International business woman, adviser, and philanthropist Laura Anderson has been announced as the new chair of the Victorian government's AU$60 million technology investment body, LaunchVic.
Anderson, who is currently the chairwoman of both the Virgin Australia Melbourne Fashion Festival and Strategic Vision Global, as well as a director and board member at the Australian Grand Prix Corporation and the governor of the American Chamber of Commerce, replaces Ahmed Fahour, who stepped down as chairman of LaunchVic in February when he resigned as CEO of Australia Post amid concerns over his sizeable government-funded salary.
LaunchVic was established in November 2016 and will be given a total of AU$60 million over four years to invest in core infrastructure, improve access to capital for local startups, advocate on Commonwealth legislation and regulation, and engage in startup events, campaigns, competitions, and mentoring programs.
While the government-funded body has invested AU$11.4 million in 28 projects to-date, it this year found itself caught up in the 500 Startups scandal that saw its co-founder and frontman Dave McClure hand in his resignation after being outed by whistleblowers for sexual misconduct towards a number of women in professional settings.
The Silicon Valley startup accelerator and VC firm has a presence in Australia, with the local arm losing its managing director and support from LaunchVic as a result.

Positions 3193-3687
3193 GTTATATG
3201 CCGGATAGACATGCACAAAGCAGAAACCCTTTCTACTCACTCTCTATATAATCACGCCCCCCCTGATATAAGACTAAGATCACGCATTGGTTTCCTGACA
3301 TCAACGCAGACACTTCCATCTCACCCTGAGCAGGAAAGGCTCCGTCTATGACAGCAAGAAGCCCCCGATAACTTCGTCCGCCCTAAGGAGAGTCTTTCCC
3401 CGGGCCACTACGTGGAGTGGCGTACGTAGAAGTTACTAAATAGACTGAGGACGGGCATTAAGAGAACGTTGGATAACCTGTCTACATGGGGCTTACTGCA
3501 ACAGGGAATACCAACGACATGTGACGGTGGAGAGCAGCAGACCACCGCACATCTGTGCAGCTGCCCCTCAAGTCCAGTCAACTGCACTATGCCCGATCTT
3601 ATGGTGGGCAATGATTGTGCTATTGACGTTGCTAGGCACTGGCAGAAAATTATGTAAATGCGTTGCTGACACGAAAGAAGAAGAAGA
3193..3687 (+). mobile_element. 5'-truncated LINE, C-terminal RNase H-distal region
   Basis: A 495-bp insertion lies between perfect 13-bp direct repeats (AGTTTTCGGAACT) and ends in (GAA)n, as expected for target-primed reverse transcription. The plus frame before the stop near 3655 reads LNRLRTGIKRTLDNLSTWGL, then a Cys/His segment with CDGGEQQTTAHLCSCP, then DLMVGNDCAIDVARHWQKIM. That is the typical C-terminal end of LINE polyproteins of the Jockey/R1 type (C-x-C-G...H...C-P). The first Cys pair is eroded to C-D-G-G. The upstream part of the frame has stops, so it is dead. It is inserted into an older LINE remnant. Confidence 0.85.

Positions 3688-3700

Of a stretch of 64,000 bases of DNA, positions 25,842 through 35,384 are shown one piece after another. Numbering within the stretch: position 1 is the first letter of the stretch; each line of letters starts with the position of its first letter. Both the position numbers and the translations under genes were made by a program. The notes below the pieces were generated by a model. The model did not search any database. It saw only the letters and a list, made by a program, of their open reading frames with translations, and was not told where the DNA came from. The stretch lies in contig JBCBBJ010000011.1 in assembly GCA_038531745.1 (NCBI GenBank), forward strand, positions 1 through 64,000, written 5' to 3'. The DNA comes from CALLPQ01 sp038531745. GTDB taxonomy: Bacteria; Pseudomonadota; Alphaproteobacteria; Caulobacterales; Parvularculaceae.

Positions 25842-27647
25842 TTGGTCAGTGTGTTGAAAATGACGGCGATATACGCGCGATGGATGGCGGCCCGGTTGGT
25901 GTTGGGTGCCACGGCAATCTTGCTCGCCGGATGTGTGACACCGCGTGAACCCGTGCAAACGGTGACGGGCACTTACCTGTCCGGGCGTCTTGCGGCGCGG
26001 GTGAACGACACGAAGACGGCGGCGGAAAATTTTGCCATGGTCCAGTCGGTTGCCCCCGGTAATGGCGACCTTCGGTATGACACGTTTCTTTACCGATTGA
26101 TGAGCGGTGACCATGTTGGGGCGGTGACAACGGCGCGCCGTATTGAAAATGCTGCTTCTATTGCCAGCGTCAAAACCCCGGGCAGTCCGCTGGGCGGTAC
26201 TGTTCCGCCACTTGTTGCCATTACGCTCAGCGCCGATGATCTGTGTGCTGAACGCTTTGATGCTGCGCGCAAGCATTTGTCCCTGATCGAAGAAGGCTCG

Rachael Neumann handed in her resignation in August, telling ZDNet at the time that she resigned from 500 Melbourne because it was unclear during her recent time at headquarters whether the local program would be set up for success.
"500 Startups has a lot on their plate right now with many competing priorities ... So I thought it would be best not to go ahead with the launch [of the local program] at this time and I stepped down from the team," she explained.
LaunchVic said that without "trusted local leadership", it did not believe 500 Startups would be able to build "a strong and inclusive culture, and the social capital it needs" to be able to successfully deliver its program in Melbourne.
"Unfortunately, as we've expressed to 500 Startups, that without Rachael Neumann at the helm we don't believe it will work," LaunchVic CEO Dr Kate Cornick said in August.
LaunchVic confirmed it was not aware that an internal investigation was being conducted into McClure's behaviour until it became public knowledge via a New York Times article, and threatened the possibility of terminating its support for 500 Startups unless major cultural changes are made.
Cornick said in July she was "concerned for the women involved and for the courage it took to speak up on this issue".
"It is unacceptable 500 Startups hadn't reported these issues to us, and that Dave McClure was allowed to travel to Australia to represent 500 Startups," Cornick said at the time.
The state government-backed organisation had committed between AU$2 million and AU$3 million to support the launch of 500 Melbourne. Both Cornick and Neumann assured that the taxpayer funds allocated to 500 Melbourne remains secure in LaunchVic's bank.
A statement from Acting Minister for Small Business, Innovation and Trade Luke Donnellan on Tuesday said LaunchVic's programs aim to promote diversity and inclusion and the "excellence of Victoria's thriving startup scene".
"Now is the time for our community to lead by example and maximise its potential to create, innovate, and collaborate beyond Victoria's borders, and that's what I intend to do," Anderson said on Tuesday. "I'm pleased to join LaunchVic. The startup community has never been more important or prominent and I'm excited to be a part of that."